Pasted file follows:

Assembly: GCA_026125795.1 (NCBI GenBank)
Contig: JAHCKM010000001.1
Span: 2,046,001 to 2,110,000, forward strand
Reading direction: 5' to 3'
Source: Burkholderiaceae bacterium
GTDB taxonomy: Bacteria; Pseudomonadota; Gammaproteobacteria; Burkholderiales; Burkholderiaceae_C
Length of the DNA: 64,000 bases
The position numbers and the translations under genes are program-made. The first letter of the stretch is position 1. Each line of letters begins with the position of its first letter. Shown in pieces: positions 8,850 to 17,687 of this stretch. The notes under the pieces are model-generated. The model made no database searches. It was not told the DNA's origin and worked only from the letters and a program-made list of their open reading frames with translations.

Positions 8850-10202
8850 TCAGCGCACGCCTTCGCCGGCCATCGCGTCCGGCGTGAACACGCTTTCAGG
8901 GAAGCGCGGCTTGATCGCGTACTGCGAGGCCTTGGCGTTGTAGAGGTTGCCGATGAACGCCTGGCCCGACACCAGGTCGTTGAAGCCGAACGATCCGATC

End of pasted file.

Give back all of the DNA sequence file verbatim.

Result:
Assembly: GCA_026125795.1 (NCBI GenBank)
Contig: JAHCKM010000001.1
Span: 2,046,001 to 2,110,000, forward strand
Reading direction: 5' to 3'
Source: Burkholderiaceae bacterium
GTDB taxonomy: Bacteria; Pseudomonadota; Gammaproteobacteria; Burkholderiales; Burkholderiaceae_C
Length of the DNA: 64,000 bases
The position numbers and the translations under genes are program-made. The first letter of the stretch is position 1. Each line of letters begins with the position of its first letter. Shown in pieces: positions 8,850 to 17,687 of this stretch. The notes under the pieces are model-generated. The model made no database searches. It was not told the DNA's origin and worked only from the letters and a program-made list of their open reading frames with translations.

Positions 8850-10202
8850 TCAGCGCACGCCTTCGCCGGCCATCGCGTCCGGCGTGAACACGCTTTCAGG
8901 GAAGCGCGGCTTGATCGCGTACTGCGAGGCCTTGGCGTTGTAGAGGTTGCCGATGAACGCCTGGCCCGACACCAGGTCGTTGAAGCCGAACGATCCGATC